Other than a few tweaks here and there, the Everex StepNote NC1501 is virtually identical to its predecessor, the NC1500. It still boasts a remarkably low price tag, the processor hasn't changed, and it's still one of the worst performers out there. However, if your budget is your number-one (and we mean really number-one) priority, it will fill the bill.
The 0.9-inch-thick NC1501 is housed in the same black and silver chassis as its predecessor and weighs just 5.3 pounds. Beneath the lid is a glossy 15.4-inch widescreen display, which is nice and bright and has a decent viewing angle. The keyboard arrangement is slightly better than that of the NC1500, thanks to the addition of a normal-sized Enter key, but the keys on the extreme right side are still a bit cramped. The design offers plenty of wrist room on the keyboard deck, and the two-button touchpad pointing device is conveniently located and responsive.
While movies looked good on the 1200 x 800-pixel screen with the multiformat DVD player, they didn't sound great. A single speaker, embedded in the left corner above the keyboard, is suitable for system sounds and beeps but not much else; music sounded hollow and lacked punch. You don't get a lot of connectivity options at this price, but the system does have three USB ports, a VGA port, Ethernet and modem connections, and headphone and microphone jacks. Unfortunately, the NC1501 lacks PC Card slots and a media card reader.
Powered by the same 1.5-GHz VIA C7-M processor and 512MB of RAM as last year's model, the NC1501 turned in a PCMark05 score of 718, one of the lowest we've seen in some time. Likewise, its 3DMark03 score of 213 was abysmal, so 3D gaming and multitasking are out of the question with this notebook. A battery runtime of 2 hours and 2 minutes was 14 minutes below average. On the upside, the 60GB hard drive runs at 5,400 rpm, an improvement over the previous 4,200-rpm drive configuration.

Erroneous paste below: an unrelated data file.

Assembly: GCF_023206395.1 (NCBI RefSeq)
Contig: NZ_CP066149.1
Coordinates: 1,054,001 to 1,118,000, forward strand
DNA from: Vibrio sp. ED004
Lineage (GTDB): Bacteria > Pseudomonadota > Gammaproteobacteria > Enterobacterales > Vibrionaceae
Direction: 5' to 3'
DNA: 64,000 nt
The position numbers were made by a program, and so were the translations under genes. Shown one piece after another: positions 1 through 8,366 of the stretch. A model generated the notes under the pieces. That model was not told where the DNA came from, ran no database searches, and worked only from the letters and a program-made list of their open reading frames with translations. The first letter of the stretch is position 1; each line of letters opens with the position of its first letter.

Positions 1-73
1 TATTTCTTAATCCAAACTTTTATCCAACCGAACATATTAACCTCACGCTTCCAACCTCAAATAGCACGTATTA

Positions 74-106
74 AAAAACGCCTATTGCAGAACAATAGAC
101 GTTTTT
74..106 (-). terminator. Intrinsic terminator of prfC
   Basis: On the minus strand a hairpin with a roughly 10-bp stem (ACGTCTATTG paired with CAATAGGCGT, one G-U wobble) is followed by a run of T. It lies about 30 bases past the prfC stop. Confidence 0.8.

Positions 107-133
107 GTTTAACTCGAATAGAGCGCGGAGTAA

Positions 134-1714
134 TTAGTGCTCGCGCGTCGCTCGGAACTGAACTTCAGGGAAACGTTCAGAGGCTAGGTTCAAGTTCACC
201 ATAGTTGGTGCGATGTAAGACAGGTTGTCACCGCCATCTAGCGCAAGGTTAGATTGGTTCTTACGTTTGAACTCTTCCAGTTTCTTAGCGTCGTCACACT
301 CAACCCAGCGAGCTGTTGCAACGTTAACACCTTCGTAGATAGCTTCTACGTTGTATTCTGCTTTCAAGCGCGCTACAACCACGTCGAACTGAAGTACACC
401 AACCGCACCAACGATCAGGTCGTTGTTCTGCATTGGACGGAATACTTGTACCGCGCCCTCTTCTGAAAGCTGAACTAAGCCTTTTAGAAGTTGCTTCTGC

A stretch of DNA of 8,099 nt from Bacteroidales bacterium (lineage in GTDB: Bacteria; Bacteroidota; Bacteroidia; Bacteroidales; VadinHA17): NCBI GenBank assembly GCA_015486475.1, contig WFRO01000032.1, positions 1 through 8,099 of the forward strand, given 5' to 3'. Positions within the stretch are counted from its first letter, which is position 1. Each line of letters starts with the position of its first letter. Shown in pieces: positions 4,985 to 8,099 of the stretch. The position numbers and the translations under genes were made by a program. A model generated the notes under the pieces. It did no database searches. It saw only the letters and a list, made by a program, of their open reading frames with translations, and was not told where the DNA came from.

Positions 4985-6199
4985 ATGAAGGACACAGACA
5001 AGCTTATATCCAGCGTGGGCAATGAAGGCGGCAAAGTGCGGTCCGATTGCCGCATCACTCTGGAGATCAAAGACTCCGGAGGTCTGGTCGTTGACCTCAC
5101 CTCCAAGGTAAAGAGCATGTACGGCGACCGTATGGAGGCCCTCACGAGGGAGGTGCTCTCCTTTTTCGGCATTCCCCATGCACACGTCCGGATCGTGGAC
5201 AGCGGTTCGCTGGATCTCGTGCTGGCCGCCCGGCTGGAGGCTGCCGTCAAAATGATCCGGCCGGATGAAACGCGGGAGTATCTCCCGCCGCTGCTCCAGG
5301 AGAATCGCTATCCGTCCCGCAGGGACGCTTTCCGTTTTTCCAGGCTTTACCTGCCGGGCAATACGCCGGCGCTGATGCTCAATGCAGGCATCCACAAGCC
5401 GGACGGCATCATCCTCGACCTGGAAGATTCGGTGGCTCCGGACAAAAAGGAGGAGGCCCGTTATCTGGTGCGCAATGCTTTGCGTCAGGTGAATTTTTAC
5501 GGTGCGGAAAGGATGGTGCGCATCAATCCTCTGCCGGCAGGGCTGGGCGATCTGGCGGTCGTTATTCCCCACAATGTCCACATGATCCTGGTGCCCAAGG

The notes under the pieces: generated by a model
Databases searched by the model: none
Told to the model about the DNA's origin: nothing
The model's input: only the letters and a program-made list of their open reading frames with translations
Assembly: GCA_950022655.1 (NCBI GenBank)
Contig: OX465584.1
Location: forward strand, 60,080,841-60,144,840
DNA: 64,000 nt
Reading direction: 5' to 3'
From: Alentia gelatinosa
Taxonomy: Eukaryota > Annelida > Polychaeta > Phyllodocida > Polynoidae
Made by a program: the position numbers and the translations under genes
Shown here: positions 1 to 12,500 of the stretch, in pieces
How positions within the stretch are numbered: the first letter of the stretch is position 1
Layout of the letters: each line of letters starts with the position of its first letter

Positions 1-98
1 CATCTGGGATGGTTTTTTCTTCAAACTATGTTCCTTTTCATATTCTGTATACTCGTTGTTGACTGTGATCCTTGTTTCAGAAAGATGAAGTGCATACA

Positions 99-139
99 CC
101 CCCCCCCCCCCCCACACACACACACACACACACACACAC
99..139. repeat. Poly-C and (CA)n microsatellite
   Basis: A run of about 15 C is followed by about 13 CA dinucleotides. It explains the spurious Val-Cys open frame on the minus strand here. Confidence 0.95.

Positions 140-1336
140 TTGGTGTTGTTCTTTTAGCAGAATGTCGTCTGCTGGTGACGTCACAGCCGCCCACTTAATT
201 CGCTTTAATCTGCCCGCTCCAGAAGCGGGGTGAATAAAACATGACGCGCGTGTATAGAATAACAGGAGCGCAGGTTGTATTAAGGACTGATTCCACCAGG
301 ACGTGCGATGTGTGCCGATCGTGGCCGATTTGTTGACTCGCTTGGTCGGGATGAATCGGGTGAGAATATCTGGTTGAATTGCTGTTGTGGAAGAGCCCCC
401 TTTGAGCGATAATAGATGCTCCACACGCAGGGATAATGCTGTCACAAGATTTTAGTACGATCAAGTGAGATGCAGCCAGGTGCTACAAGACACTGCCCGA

For basic chores, this system runs fine, but don't expect blazing performance. Some programs were a tad poky when opening, but in general they were tolerable. Loading Web pages was downright slow, however, taking between four and eight seconds, depending on the page. You won't find Vista's Aero interface on this Home Basic machine, but when we had several windows open at once, it was able to handle our simple multitasking.
Bundled software includes Windows Vista Basic Home Edition and CyberLink's DVD Suite of DVD/CD burning and authoring apps. You also get a trial version of Norton Internet Security 2007. Everex covers the system with a standard one-year warranty (parts and labor), which includes toll-free technical support.
Power users will definitely want to take a pass on this system, but if you're in the market for a cheap notebook for basic e-mail, Web surfing, and light word-processing duties, the NC1501 will do the trick for less than $500.
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